I never wanted a dog. I never missed having a dog. I walked my Siamese cat on a leash exactly once; he escaped and I had to chase him under the neighbor's hedge. That was it for pet care for me.
My brother received gerbils for his Bar Mitzvah from my uncle, who didn't ask my parents for permission to bring living things into their home. I never touched them. I never played with them. I rarely watched them. I wasn't sad when he sold them to a friend, or gave them to the pet store.... until they refused to take any more babies. Breeding like rabbits? Try breeding like gerbils....they were everywhere.
The Big Guy grew up with dogs, loves dogs, didn't mind having a dog. Big Cuter was with me; he could take it or leave it. The problem was the fourth member of the family. Little Cuter needed a dog. She had to have a dog. Life was incomplete without a dog. She would care for it, tend to it, insure that it never intruded inconveniently into my life space. A dog was essential. She was 4.
She studied dogs. She read about dogs. She watched television about dogs. She pretended that she was a dog, an activity I enjoyed until she insisted that I walk her on a leash. At that point, I diverted her attention to something less grotesque; I could not walk my daughter on a leash. Just could not do it.
This turned out to be more than a passing phase, and TBG and I were losing interest in the arguing. We agreed that she could have a dog when she turned eight, all the while assuming that canines would go the way of princesses and vanish into the ether.
No such luck.
Her interest magnified, blossomed, gained intensity.
Then, we moved to California, the edge of the country, far from the only babysitter she'd ever known. Promising her a pooch was the only thing that stopped her tears. She was 7... a year younger than she'd been imagining that she would be a pet owner. She could hardly wait to leave.
Unfortunately for Little Cuter, we rented for a year, and the lease precluded pets. She suffered silently for twelve months.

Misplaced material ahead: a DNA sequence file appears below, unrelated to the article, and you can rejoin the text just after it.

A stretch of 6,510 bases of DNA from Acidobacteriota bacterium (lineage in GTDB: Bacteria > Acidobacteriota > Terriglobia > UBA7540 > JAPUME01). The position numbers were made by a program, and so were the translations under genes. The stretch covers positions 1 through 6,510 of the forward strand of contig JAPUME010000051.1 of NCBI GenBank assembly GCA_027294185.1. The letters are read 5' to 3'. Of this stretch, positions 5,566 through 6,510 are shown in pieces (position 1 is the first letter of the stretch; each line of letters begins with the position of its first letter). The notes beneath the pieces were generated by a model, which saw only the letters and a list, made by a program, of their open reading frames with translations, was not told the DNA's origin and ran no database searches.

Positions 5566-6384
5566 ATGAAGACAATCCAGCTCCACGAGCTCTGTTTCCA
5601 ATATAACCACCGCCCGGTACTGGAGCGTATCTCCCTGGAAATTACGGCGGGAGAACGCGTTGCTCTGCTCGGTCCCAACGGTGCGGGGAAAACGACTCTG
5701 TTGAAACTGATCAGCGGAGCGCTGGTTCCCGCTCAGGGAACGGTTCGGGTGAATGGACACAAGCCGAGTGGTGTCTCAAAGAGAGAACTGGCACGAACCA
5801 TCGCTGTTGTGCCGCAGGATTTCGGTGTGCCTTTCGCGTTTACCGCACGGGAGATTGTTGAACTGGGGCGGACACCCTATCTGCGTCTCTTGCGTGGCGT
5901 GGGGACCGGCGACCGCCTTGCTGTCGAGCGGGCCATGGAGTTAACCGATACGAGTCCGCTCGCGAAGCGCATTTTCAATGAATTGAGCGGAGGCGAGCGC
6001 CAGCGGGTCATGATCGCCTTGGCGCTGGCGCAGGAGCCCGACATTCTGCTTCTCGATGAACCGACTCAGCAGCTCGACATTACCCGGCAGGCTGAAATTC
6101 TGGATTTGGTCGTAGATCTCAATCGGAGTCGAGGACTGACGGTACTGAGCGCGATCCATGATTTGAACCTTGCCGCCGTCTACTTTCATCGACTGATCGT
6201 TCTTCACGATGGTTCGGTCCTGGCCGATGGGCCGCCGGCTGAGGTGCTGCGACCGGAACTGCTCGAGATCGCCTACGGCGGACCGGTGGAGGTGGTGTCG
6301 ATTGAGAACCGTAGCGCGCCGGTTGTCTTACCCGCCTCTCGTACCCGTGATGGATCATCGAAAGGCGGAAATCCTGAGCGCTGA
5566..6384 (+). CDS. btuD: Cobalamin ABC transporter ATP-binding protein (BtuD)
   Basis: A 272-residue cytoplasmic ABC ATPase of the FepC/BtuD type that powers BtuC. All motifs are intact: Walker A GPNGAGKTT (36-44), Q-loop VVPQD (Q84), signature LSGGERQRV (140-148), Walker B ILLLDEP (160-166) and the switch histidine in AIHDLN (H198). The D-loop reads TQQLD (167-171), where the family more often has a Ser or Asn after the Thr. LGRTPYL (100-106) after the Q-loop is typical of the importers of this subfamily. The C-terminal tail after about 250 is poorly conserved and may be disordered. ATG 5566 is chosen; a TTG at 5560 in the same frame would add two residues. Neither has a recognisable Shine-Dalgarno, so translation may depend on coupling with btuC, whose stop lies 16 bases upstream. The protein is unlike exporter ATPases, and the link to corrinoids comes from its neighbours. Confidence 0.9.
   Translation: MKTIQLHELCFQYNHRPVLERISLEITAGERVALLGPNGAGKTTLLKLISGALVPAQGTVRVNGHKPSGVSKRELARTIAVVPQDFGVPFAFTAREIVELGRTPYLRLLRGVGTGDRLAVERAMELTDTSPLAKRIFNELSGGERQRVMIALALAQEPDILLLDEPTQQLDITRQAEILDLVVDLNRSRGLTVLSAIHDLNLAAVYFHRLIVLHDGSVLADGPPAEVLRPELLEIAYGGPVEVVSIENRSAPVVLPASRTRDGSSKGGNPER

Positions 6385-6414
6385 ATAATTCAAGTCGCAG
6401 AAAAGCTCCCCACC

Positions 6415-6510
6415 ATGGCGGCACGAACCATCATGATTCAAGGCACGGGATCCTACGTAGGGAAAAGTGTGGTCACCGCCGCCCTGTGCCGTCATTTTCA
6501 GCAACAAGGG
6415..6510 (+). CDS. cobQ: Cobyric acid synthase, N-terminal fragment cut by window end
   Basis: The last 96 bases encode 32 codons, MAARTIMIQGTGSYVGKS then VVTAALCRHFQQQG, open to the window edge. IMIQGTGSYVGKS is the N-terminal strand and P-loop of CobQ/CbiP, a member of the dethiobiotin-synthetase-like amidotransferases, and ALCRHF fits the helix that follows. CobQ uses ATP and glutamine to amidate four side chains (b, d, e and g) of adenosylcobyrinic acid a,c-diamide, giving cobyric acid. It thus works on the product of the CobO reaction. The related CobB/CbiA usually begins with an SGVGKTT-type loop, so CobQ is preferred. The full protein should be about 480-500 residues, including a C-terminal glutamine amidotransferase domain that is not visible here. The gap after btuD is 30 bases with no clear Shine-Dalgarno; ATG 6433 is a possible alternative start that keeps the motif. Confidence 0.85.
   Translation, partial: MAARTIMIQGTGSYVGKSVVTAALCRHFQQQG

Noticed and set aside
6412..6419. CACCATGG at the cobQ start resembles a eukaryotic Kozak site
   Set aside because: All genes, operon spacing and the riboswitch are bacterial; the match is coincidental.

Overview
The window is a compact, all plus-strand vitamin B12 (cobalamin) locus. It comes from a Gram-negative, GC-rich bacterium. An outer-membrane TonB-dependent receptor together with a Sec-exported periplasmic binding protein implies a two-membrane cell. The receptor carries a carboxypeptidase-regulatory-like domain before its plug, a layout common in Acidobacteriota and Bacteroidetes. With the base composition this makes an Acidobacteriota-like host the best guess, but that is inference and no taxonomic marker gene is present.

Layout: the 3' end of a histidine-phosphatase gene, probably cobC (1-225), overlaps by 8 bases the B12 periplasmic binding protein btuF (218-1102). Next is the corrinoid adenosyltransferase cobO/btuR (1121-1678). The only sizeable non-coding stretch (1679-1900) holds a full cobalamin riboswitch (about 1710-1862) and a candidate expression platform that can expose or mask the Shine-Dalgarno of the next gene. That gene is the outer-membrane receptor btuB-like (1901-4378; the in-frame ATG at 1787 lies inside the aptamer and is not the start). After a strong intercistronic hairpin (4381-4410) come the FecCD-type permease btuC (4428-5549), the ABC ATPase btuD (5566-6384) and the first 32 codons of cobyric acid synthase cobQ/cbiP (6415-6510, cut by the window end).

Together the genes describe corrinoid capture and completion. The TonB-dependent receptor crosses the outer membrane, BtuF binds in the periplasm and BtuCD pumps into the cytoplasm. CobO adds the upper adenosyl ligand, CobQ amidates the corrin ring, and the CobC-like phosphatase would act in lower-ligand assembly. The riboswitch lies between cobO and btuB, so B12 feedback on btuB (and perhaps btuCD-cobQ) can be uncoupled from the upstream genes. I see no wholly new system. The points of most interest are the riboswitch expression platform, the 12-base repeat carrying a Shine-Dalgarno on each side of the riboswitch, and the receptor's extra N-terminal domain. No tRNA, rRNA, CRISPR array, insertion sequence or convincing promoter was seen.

Two days after we moved into the home we'd purchased next door, she woke us up demanding her dog. She had waited patiently. She hadn't nagged. She was now more than 8 years old and she wanted her dog and she wanted it now.
There was no arguing. She was right. I was naive and said, "Sure."
We piled into the car and drove to the Humane Society. She chose a beast of the right size and we took it to the enclosed yard to play. Within minutes, Big Cuter and I were rubbing our eyes, sneezing, itching. He was a delightful beast, but breathing was more important than satisfying her needs. We were out of there and home to shower off the dander before she could work up more than a disgruntled pout.
I promised that we'd find her a dog tomorrow. It never occurred to me that it would be a problem. Then, I turned to the Pets For Sale ads in the paper (this was the 20th century, remember)and realized that no one advertises "well behaved hypo-allergenic dog for free" in Marin County. Or in Sonoma or Napa for that matter.
In fact, the only dogs which were available immediately were dachshunds. There were lots and lots of dachshunds.
We chose one and brought him home and nursed him through mange and coerced him to bathe and tried, in vain, to teach him to fetch or roll over or beg. In all fairness, he excelled at Sit/Stay. Since it involved no action beyond inaction, I'm not sure it's all that much to brag about but it's all we've got.
As we watched the Westminster Dog Show last night, we heard breeds described as loyal, fierce, inquisitive, commanding, mischievous. We saw bright eyes and bushy tails and sleek coats. Mary Carillo is the perfect sportscaster for this event; she says what I'm thinking as it pops into my head. Yes, that one is hair with a face, that one is a cotton swab, this one requires no maintenance at all. There were fast dogs and proud dogs and helpful dogs and loving dogs. I heard myself rejecting them and desiring them and I hoped that TBG wasn't listening too closely.
He's been saying that he's going to get a dog once he has his knee replaced; he's looking forward to walking it. I keep reminding him that there's also poop patrol and mopping up indoor accidents and vet visits to consider. I keep reminding him that I've already assumed responsibility for a dog once in our marriage, because, although she tried her best, an eight year old can't really clean a carpet to my satisfaction. I'm not looking to repeat the performance.
On the other hand, having a cold nose snuggle up under my arm on the couch would feel pretty good right about now.